Women’s Rugby World Champions to finally host Cup tournament in NZ

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Women's Rugby World Champions to finally host Cup tournament in NZ
DUBLIN, IRELAND - NOVEMBER 14: (L-R) NZR CEO Steve Tew, NZR Board Member's Mark Robinson and Dr Farrah Palmer and World Rugby Chairman Bill Beaumont following the winning bid by New Zealand to host the 2021 Women's Rugby World Cup at the World Rugby Council meeting on November 14, 2018 in Dublin, Ireland. (Photo by Phil Walter/Getty Images)

After many years of dominance on the field, finally, the Women’s Rugby World Champions are to finally host the World Cup tournament, in their backyard of New Zealand.

Set to host the 2021 tournament, it was the honour of former-Black Ferns captain Dr Farah Palmer (see main picture) to lead the New Zealand Rugby campaign to host the pinnacle event. She, and fellow NZ Rugby board member Mark Robinson made final presentations yesterday, before World Rugby chairman Bill Beaumont announced the winning bid.

Coincidentally, the decision is timed perfectly, with Ireland [home of World Rugby headquarters] hosting New Zealand in the most anticipated head-to-head of the November Internationals.

The dignified process was in stark contest to the fiercely contested 2023 men’s Rugby World Cup hosting rights bidding process, in the Women’s quad-annual tournament hosting process, everything was clear and respectful. New Zealand and Australia the major competing rugby-nations, who each were clear in their campaigns, with a conscientious delivery and lack of lobbying for votes (that was very different to the men’s round of voting).

And now, with the New Zealand bid successful, expect the rugby world to get fully in behind the five-time World Champions, and their values-based tournament philosophy.

Women’s Rugby World Champions to finally host Cup tournament

Since the first Women’s tournament was held in 1991, and over its history, no team from the Southern hemisphere has hosted the event. New Zealand; rightly now, can claim to hold that record (as they have a hand on most others). It seems only natural, that for the game to expand into wider markets, then the most recognized nation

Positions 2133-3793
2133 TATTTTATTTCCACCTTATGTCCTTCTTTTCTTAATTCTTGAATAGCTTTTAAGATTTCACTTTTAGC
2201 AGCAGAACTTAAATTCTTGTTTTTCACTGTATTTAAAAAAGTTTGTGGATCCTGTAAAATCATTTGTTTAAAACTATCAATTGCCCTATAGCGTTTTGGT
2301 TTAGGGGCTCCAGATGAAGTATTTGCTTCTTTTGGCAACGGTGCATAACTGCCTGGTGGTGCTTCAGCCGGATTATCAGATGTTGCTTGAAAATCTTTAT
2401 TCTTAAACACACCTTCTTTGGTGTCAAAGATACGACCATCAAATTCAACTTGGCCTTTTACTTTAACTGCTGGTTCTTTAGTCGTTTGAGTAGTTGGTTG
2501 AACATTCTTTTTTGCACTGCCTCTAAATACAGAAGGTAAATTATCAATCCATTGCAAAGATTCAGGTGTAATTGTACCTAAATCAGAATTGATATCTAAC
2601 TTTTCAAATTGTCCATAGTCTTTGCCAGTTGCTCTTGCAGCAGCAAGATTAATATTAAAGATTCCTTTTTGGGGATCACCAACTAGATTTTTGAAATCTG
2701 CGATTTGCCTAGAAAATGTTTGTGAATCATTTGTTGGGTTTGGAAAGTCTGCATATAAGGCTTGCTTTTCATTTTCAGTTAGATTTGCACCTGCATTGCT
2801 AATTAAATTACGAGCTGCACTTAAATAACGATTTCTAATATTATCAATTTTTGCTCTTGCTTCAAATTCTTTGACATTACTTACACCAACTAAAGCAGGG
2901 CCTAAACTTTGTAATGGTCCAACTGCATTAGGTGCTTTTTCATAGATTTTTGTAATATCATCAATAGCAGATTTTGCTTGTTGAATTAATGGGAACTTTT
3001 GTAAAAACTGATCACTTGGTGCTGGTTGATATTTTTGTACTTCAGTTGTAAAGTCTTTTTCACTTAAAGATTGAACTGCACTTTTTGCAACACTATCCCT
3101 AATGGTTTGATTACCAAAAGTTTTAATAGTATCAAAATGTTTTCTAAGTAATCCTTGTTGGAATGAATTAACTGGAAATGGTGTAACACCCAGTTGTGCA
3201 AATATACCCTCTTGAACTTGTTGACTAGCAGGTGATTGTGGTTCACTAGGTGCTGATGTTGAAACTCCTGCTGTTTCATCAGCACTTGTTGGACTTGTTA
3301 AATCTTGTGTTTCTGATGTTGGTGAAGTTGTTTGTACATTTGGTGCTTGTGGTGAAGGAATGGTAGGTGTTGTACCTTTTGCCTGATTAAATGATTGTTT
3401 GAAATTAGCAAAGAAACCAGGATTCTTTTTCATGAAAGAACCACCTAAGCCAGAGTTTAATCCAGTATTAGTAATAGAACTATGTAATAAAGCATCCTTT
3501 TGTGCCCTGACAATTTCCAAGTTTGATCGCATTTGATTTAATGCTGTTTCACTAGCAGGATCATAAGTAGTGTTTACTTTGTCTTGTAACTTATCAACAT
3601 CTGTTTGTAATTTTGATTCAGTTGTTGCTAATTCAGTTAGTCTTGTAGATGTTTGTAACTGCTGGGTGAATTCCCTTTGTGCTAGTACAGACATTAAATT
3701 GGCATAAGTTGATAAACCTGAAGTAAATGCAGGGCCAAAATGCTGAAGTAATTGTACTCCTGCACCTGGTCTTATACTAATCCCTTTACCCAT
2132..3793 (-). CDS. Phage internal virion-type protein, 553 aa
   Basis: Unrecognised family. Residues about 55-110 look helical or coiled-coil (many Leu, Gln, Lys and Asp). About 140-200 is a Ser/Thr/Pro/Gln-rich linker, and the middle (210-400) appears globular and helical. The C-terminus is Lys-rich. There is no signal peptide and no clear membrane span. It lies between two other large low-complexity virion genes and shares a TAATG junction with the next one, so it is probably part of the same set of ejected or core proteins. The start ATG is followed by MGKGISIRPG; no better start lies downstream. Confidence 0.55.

Dr Farah Palmer is delighted that New Zealand has been awarded the hosting rights for this pinnacle women’s rugby event and acknowledges the critical role of the New Zealand Government in supporting this bid,

“We are honoured and excited to be awarded the WRWC2021 and look forward to delivering the first Women’s Rugby World Cup tournament in the Southern Hemisphere.

“The New Zealand Government strongly supported the bid, with backing from MBIE, Auckland Tourism Events and Economic Development (ATEED) and Whangarei District Council.

Dr Farah Palmer went on to say in an NZR media release; “We are looking forward to working together to deliver a world-class tournament for players, officials, fans, commercial partners and spectators watching around the world.”

New Zealand host cities to showcase classic Kiwi grassroots rugby

Auckland and Whangarei have been confirmed as the host cities, and this will be the first time that the WRWC has been played in the Southern Hemisphere. Under the plan, matches will be played at North Harbour Stadium, Waitakere Stadium and the Northland Events Centre.

Pool games and hosting cities will look to display the classic Kiwi grassroots rugby values, that the New Zealand bid was founded on. Welcoming teams into the regions, with close contact with local rugby clubs and in meeting the community.

Over the pool games, teams will enjoy the relaxed atmosphere, prior to the knockout stages. Then the matches will be played at Eden Park, for the semifinal and Women’s Rugby World Cup final.

While local fans might anticipate the Women’s Rugby World Champions featuring in the later stages of the tournament, the competition is improving every year. And with two full seasons to develop, the likelihood of fresh challenges to the Black Ferns excites Farah Palmer, and will bring an excitement and great appreciation of the sport in 2021.

 

“Main photo credit”
Embed from Getty Images

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